Tackling bereavement and depression – how to return to normality

Bereavement holds the power of divesting a person of everything he once enjoyed. In no time, mourning may lead to a mental illness leaving him clueless about moving forward. Besides, his response to grief may be different and could be influenced by the extremity of loss he went through. According to the American Cancer Society, one out of five bereaved people have the potential to develop major depression.

Initially, a person may feel numbness and coping stage would be nowhere near. In fact, he may go through a state of denial that something of sort has actually happened. This is led by intrusive memories, nightmares, loss of interest in daily activities, and inability to socialize.

Holding on to grief

Grief is a part of coping up with a loss. However, it might altogether be a different phase for someone and he could take it seriously. Healthy grieving helps to an extent as it gives the person time and space to move out of his numbness and state of shock. Ben Brewer, a psychotherapist in Denver, Colorado, who specializes in grief and loss, was quoted by CarePages in an article as saying, “About 50 percent of people who lose a partner show symptoms similar to major depressive disorder for up to two months following the death of their loved one.”

Though grief can help a person initially, it could lead to the development of certain disorders like change in sleep patterns, lack of appetite, loss of interest, and fatigue at a later stage. It is also possible for a person to experience hallucinations related to the loved one they lost. They could feel their presence or hearing their voice. These symptoms may enroot other major disorders, forcing a person to stay stagnant.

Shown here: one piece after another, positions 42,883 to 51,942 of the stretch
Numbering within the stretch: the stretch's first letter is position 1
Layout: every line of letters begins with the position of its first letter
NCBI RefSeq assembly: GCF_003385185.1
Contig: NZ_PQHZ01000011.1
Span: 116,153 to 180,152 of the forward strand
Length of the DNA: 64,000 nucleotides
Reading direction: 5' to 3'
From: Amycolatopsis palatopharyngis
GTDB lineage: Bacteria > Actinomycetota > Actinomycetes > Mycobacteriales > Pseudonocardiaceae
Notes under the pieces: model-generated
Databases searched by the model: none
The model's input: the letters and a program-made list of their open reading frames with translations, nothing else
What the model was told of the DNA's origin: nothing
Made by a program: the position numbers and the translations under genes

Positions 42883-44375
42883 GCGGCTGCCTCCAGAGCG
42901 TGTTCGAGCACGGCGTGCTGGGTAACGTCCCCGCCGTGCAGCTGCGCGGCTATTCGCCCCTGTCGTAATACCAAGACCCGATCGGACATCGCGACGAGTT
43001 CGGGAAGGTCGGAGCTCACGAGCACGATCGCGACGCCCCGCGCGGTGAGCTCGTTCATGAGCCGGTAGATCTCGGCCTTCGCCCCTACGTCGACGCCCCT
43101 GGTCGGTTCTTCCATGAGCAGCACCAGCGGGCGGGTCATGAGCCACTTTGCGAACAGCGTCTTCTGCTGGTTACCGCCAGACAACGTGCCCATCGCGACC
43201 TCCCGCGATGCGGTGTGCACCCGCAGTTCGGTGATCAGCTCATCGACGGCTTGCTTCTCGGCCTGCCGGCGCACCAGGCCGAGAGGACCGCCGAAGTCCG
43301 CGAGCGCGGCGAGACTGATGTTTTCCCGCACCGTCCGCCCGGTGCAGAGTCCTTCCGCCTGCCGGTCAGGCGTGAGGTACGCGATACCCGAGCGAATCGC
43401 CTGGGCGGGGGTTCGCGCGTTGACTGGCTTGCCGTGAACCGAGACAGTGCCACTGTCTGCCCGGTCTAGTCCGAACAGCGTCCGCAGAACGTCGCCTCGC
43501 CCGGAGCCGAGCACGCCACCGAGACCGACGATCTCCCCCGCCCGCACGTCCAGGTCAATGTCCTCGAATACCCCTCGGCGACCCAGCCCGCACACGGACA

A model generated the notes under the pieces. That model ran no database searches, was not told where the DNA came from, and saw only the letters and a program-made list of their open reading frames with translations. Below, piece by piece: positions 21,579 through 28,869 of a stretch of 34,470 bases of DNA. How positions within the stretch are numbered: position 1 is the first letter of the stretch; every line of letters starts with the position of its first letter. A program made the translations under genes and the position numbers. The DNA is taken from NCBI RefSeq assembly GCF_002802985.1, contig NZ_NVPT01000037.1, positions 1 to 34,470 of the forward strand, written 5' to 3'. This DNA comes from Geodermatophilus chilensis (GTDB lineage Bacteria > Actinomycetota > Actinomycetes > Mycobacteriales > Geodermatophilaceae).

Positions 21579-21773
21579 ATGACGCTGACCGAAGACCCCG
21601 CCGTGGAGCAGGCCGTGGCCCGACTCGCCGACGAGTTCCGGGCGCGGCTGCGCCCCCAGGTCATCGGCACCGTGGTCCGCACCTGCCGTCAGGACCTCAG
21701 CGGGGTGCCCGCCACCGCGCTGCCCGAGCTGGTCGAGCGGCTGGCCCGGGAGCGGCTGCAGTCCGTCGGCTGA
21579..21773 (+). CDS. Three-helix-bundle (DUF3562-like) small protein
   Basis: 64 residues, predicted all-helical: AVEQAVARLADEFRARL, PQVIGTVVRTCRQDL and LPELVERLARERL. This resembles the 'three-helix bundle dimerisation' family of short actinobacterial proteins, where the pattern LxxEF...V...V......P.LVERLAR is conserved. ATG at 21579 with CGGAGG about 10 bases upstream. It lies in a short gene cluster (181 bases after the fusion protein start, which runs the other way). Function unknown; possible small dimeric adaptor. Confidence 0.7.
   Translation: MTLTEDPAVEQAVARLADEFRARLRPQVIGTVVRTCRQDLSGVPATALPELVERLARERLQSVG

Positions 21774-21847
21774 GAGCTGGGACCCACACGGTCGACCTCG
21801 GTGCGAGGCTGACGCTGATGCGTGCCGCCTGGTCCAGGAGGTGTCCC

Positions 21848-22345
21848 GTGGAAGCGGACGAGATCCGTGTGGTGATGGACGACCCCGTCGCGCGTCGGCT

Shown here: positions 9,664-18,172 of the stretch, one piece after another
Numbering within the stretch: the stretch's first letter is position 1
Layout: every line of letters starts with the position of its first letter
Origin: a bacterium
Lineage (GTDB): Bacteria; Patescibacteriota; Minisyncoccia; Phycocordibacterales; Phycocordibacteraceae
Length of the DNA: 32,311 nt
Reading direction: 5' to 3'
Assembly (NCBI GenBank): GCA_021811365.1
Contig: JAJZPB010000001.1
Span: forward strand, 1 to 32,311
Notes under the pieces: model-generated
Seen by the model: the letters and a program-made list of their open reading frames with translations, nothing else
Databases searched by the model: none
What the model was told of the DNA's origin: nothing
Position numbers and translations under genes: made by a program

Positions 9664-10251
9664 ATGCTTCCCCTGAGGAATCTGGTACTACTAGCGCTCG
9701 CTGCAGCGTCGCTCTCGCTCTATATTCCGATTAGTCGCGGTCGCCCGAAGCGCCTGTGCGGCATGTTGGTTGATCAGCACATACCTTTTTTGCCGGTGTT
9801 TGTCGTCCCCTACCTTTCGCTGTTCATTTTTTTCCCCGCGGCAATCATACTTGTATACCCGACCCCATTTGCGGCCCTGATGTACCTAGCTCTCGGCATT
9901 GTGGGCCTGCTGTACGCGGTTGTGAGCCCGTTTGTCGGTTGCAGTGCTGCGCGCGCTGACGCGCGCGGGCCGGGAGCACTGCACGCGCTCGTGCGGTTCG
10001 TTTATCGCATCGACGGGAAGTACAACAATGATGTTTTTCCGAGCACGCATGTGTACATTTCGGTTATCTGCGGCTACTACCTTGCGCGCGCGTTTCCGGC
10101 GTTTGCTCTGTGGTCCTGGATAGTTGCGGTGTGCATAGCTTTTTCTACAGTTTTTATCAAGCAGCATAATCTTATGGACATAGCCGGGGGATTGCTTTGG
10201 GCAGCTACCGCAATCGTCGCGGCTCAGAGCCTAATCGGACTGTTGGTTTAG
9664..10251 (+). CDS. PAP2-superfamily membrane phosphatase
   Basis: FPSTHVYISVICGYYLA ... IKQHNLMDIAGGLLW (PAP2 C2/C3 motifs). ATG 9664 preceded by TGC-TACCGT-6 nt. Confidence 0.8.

Understanding the complexity of grief, Brewer suggested, “A person struggling with this kind of grief should seek professional help from a therapist who has experience working with grief and loss.” He further said that physicians and psychiatrists can be consulted for proper treatment. If one goes months without improvement, it may be a sign of complicated grief. During this period, a person may develop certain self-assumed notions about life and death, and divert his mind towards making them practical.

Putting things in perspective

The loss of a loved one might take a toll on one’s health. Ending the dilemma may seem a bit difficult, but with right counseling the road seems worth traveling. The phase of grief might go if a person initiates sharing talks with his loved ones, seek spiritual help or consult a psychiatrist or psychotherapist. Support groups are helpful as they make the bereaved talk about his grief, and he may find other people suffering from the same loss.

One can always search a nearby hospital or an organization which can refer such groups. If a person is not comfortable speaking with others on such issues, it is always good to conduct a one-on-one session with a therapist. Antidepressants taken on medical practitioners’ advice can also be helpful, otherwise the grief may lead to a minor or major mental illness. Exercise and stress management activities are other alternatives to get someone out of that grief-stricken phase.

A bereaved person should not be compelled to share his grief until he starts speaking willingly. If you know someone who is grief-stricken and need help, please do not hesitate to approach the 24/7 Mental Health Helpline via online chat or on phone at 855-653-8178.